By UPMC Hillman Cancer Center |Photographs from UPMC

Colorectal cancer is a major public health problem here in the U.S. and specifically here in Pennsylvania. It is the second leading cause of cancer deaths, and nearly one-third of all adults between the ages of 50 and 75 have not been screened. Interestingly, colorectal cancer is one of the most curable types of cancer, when detected early.

The month of March is designated as National Colorectal Cancer Awareness Month. Since first designated by President Bill Clinton in 2000, it has grown to become a time of year when thousands of patients, survivors, caregivers, and advocates throughout the country join together to spread colorectal cancer awareness. It has also become a time for many to talk to their friends and family about the importance of screening and for doctors to encourage their patients to get screened.

We talked with Dr. Edward Chu, Chief of the Division of Hematology-Oncology and UPMC Hillman Cancer, about colorectal cancer. Dr. Chu has great advice on when you should be screened and why, and information on what studies are underway for this cancer. 

Edward Chu, MD, is a professor of Medicine and Pharmacology & Chemical Biology at the University of Pittsburgh School of Medicine, Stanley M. Marks-OHA Chair in Hematology-Oncology Research, Chief of the Division of Hematology-Oncology, and the Deputy Director of the UPMC Hillman Cancer Center. He specializes in the treatment of GI cancers with a specific focus on colorectal cancer, and he directs the Phase I clinic, where early-phase clinical trials are offered to all patients with cancer.

What is colorectal cancer?

Dr. Chu: Colorectal cancer occurs when malignant cells form in the tissues of the colon and rectum. The colon, also called the large intestine, has four parts: ascending colon, descending colon, transverse colon, and sigmoid colon. It’s responsible for the last stages of digestion. The sigmoid colon connects to the rectum and continues the process of removing waste from the body. Colorectal cancer can occur in any section of the large intestine or in the rectum.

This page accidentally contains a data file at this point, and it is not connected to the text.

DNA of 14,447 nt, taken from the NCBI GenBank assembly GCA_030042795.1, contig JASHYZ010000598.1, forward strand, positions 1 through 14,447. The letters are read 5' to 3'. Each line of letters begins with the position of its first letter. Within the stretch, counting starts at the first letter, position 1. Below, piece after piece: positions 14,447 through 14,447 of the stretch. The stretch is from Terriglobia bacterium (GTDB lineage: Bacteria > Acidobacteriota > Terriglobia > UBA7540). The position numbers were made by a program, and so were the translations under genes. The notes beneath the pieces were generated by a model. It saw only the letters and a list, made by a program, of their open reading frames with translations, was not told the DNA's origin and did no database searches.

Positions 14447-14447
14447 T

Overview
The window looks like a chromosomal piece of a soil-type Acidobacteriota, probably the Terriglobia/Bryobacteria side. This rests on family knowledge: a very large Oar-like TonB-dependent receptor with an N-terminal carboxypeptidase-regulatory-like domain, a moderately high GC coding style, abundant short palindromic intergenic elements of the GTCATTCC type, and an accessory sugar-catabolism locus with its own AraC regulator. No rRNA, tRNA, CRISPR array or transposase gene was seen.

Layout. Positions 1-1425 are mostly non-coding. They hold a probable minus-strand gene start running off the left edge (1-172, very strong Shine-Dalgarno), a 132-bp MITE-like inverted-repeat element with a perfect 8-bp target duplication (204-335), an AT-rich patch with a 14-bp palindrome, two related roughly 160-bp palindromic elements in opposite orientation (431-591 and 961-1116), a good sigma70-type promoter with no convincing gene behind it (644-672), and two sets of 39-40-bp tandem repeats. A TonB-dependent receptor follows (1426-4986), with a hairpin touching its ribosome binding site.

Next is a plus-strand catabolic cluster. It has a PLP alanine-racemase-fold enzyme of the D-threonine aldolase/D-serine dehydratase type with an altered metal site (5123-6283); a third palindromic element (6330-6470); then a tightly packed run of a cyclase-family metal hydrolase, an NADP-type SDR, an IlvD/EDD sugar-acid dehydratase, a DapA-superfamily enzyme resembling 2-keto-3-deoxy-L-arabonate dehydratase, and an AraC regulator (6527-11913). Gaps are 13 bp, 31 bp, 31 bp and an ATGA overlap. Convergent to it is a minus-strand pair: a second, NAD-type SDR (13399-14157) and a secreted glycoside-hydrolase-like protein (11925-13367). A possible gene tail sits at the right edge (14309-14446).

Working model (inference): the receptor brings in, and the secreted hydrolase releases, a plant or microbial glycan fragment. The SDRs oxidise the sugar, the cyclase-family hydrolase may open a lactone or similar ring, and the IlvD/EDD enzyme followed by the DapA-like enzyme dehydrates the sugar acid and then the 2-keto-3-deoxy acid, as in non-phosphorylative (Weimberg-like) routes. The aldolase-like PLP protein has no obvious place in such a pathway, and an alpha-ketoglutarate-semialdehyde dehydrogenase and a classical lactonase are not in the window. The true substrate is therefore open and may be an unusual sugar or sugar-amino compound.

What are the warning signs of colorectal cancer?

Dr. Chu: Some of the early warning signs may include: blood (bright red or very dark) in the stool; a change in bowel habits; weight loss for no known reason; fatigue; diarrhea, constipation or feeling the bowels don’t fully empty; frequent gas pain, bloating, fullness, or cramps. Unfortunately, there are some patients who will not present with any of these warning symptoms, and this highlights the importance of colon cancer screening.

How is colorectal cancer detected?

Dr. Chu: The best detection is early detection, and for colorectal cancer, the gold standard is colonoscopy. Unless you have a family history or another reason that puts you at a higher risk for colorectal cancer, individuals should have regular colonoscopy screenings every 10 years starting at the age of 50. African Americans should begin screenings at age 45, as they present with colon cancer at an earlier age than Caucasians.

The goal of colonoscopy is to identify polyps, which are the precursors for colorectal cancer, and to find colon cancer at its earliest stage. Without detection or treatment, polyps can become cancer that grow deeper into the tissue and then can spread to other parts of the body. A colonoscopy can find these polyps and remove them during the procedure. The tissue samples are then reviewed by the pathologist to detect the presence of any cancer cells, and based on this analysis, we can then determine if any additional treatment is needed.

Why do you think so many people are reluctant to get screened?

Dr. Chu: Most patients believe the preparation for colonoscopy is difficult, and we find that women are much more concerned about the prep than men. It is typically done the night before and it requires that you drink a good amount of special fluids that will help to fully empty the colon so that there is a better chance of visualizing the entire colon. The prep has changed over the years, and most patients have commented that it was not as terrible as they originally expected. Here’s the most important reason you should get a colonoscopy: When caught early, colon cancer can be successfully treated and cured in up to 90-95 percent of cases. The preparation is far less invasive and far less problematic than getting treated for colon cancer. A colonoscopy is the only procedure that can find and remove polyps before they become cancerous.

Are there any new research or findings involving colorectal cancer?

Dr. Chu: You should be aware of a test called Cologuard that was approved by the FDA in 2014 as a non-invasive approach to screen for colon cancer. It is the first screening test that detects the presence of altered DNA in a patient’s stool that may suggest the presence of polyps or colon cancer. The beauty of this test is that it is completely non-invasive and can accurately detect the presence of colon cancer about 90 percent of the time. Unfortunately, a colonoscopy is still required to make the diagnosis of polyp or colon cancer.

There is also a great deal of research to use peripheral blood and look for the presence of altered DNA in the same way that this stool test is being used, and I suspect that we will hear more about these blood screening tests in the next few years.

UPMC Hillman Cancer Center,

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